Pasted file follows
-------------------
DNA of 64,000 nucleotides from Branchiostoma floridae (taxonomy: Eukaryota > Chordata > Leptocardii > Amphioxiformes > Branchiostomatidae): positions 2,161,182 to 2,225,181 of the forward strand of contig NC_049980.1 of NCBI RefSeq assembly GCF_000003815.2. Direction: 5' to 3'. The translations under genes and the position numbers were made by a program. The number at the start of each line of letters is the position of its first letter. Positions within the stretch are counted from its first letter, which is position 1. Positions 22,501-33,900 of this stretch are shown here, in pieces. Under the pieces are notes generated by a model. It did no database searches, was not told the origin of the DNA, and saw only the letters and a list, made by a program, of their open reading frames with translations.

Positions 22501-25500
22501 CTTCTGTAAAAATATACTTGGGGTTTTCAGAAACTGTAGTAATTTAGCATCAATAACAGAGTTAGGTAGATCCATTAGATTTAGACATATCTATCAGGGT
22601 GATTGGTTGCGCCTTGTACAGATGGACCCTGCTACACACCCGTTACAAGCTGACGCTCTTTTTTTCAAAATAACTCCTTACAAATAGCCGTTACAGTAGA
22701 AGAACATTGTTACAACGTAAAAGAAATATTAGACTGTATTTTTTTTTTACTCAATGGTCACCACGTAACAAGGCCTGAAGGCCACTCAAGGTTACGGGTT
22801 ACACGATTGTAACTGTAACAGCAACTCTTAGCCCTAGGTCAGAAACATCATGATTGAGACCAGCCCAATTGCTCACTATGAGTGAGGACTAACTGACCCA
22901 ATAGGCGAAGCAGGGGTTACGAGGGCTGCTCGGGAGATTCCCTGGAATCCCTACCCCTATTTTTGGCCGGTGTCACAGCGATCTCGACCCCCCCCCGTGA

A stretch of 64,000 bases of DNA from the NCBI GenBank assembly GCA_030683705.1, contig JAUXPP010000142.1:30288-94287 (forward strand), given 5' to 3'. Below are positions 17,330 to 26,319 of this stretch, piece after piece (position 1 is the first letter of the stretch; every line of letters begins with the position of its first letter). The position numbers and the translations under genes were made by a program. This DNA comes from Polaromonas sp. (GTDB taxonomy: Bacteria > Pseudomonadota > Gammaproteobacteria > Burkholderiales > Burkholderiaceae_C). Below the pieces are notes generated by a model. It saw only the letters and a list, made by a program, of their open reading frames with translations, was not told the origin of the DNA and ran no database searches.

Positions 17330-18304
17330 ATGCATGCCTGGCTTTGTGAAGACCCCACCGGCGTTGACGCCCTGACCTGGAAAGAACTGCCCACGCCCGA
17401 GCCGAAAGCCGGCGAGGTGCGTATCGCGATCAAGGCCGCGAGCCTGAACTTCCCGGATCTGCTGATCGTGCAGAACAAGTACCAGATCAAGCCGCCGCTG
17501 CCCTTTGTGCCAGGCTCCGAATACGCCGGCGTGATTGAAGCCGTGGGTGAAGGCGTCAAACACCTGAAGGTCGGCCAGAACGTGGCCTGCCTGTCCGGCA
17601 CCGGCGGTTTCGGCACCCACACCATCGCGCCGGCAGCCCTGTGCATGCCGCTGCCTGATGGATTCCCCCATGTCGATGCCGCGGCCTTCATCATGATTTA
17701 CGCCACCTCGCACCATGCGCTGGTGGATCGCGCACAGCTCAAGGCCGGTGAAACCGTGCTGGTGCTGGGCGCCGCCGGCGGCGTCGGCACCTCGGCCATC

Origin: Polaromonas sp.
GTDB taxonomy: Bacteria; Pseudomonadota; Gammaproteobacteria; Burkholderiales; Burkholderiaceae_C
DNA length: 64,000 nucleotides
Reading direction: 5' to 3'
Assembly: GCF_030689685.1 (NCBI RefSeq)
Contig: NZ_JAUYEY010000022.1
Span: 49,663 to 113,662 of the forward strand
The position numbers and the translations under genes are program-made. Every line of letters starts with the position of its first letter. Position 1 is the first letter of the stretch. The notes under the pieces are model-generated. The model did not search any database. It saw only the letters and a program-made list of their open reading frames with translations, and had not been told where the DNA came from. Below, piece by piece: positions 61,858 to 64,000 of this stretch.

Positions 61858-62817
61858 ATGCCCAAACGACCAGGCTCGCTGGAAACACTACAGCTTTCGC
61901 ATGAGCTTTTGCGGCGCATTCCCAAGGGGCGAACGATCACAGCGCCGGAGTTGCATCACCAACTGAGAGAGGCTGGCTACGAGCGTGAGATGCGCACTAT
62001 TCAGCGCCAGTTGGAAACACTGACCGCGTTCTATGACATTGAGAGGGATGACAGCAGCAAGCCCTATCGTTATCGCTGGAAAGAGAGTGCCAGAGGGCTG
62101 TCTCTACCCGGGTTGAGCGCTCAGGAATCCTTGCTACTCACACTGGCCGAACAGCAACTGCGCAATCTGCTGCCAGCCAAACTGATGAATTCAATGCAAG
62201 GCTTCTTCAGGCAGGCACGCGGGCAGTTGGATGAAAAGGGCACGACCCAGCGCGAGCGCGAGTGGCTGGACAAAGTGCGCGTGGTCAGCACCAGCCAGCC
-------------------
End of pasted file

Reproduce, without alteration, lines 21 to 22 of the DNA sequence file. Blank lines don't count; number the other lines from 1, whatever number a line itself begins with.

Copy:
Span: 49,663 to 113,662 of the forward strand
The position numbers and the translations under genes are program-made. Every line of letters starts with the position of its first letter. Position 1 is the first letter of the stretch. The notes under the pieces are model-generated. The model did not search any database. It saw only the letters and a program-made list of their open reading frames with translations, and had not been told where the DNA came from. Below, piece by piece: positions 61,858 to 64,000 of this stretch.